CAIRO: Over 2,000 local residents of Damietta marched on the governorate office Tuesday in protest over proposed plans to build a petrochemical plant in the area.
Protestors carried placards reading “No to the factory of death and “No to polluting our environment, AFP reported.
Despite local press reports to the contrary, there is as yet no official confirmation that the Agrium petrochemical plant will be relocated due to environmental concerns and proximity to residents.
Sources from Agrium Egypt told Daily News Egypt that the reports were speculative and that to their knowledge, no decision had been reached yet about the relocation.
Residents of Damietta are angry about the plant being built 6 km from their homes and a local movement has been organized to lobby for the relocation of the plant.
Al-Masry Al-Youm newspaper had reported that head of the People’s Assembly (PA) Fathi Sorour and head of the PA’s Health committee Hamdy El Sayed had received word from the government that the plant was to be relocated and thus cancelled a scheduled trip to Damietta to investigate the matter.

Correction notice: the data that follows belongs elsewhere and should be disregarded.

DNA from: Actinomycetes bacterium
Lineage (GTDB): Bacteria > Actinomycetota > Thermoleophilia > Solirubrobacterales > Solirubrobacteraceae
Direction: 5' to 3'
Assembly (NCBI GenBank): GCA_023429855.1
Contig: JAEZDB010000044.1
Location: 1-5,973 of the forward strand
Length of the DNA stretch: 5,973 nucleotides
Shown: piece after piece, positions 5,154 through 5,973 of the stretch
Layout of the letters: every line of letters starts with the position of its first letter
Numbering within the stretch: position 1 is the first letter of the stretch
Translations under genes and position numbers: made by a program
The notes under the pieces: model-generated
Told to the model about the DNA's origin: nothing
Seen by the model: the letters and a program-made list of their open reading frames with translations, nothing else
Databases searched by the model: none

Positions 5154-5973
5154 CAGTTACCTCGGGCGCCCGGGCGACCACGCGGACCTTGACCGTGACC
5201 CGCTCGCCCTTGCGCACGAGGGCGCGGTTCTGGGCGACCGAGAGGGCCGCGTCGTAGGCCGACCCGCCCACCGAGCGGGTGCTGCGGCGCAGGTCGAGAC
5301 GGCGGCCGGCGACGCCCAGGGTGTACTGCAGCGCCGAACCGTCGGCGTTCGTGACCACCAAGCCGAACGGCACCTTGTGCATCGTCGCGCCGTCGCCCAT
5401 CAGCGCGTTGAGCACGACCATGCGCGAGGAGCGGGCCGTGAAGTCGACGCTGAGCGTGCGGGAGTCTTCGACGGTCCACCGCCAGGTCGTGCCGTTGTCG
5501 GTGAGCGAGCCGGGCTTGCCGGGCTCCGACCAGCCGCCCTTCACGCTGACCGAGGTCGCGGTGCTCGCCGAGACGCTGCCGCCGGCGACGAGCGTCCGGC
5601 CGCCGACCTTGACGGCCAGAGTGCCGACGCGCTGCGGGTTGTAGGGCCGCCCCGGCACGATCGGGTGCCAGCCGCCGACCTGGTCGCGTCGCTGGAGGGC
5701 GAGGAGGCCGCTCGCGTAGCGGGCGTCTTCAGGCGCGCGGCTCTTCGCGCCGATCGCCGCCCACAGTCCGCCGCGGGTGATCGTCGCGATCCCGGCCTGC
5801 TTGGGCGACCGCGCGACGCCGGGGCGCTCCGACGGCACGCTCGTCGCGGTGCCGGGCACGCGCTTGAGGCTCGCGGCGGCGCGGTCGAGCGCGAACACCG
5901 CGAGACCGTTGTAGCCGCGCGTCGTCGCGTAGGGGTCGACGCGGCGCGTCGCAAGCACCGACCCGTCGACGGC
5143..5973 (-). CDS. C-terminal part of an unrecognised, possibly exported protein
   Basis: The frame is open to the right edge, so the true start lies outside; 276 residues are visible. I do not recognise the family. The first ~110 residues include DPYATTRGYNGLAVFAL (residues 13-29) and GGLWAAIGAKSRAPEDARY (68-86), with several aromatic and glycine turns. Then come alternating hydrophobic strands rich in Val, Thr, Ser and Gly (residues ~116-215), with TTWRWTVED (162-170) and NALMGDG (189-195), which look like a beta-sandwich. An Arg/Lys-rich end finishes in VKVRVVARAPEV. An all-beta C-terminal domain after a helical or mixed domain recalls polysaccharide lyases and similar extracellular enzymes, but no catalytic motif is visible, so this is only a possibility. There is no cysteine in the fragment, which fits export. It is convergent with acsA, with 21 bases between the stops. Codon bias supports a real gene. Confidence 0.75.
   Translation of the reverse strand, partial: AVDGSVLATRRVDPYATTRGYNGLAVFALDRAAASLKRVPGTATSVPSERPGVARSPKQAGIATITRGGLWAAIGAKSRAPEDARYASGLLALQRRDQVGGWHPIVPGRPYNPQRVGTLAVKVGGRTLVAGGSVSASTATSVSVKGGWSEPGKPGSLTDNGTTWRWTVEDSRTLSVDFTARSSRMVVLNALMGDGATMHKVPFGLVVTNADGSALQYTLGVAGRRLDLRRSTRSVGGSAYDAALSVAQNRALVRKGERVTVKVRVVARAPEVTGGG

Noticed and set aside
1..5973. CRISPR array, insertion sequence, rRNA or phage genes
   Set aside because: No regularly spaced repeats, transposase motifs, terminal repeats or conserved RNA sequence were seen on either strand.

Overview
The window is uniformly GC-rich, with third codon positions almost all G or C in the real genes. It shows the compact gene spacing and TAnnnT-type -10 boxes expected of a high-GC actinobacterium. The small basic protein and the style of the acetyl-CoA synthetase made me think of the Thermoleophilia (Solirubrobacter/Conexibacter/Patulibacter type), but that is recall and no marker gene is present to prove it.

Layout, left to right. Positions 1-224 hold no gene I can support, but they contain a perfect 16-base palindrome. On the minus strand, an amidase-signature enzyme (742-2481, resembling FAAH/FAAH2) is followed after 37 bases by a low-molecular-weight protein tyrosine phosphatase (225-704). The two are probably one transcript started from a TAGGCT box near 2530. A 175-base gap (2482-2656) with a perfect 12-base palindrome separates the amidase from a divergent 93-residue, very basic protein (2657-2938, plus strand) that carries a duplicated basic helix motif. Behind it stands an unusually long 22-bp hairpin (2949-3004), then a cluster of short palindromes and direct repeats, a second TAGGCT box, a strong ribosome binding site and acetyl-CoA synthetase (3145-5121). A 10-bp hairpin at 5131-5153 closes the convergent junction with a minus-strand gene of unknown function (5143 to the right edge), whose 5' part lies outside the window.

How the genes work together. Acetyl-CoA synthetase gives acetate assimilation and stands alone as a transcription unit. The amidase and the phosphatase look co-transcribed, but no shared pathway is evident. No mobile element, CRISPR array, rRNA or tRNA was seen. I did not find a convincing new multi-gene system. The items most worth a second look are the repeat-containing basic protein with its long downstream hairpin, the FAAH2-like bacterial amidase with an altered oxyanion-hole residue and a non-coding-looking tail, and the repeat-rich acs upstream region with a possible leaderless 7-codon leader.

The Health Committee had been due to inspect the Agrium site on Tuesday but in light of the latest developments Sorour postponed the trip indefinitely.
The report added that the government was currently in talks with Agrium about relocating the plant and that it was expected that the relocation would go through.
It also quoted Damietta governor Fathi Al Baradie as telling the protesting residents during a town meeting that the plant “will not be built in Damietta.
Deputy Governor of Damietta Gamal El-Alfy told the PA last week that the building of the plant in its current location will endanger tourism in the area, a major source of income to the governorate, which he estimated at between LE 150 – 200 million annually.
A petition from the Housing and Building Cooperative in Damietta was submitted to the Ministry of Justice to halt construction and is to be considered on May 19.
Agrium is a Canadian company that owns 60 percent of the plant, with the rest shared by various Egyptian and Saudi government entities.
The plant, which is due for completion in 2010, is a nitrogen facility that should consist of two ammonia and urea trains working at a combined capacity of 1.3 million tons of urea and 100,000 tons of net ammonia.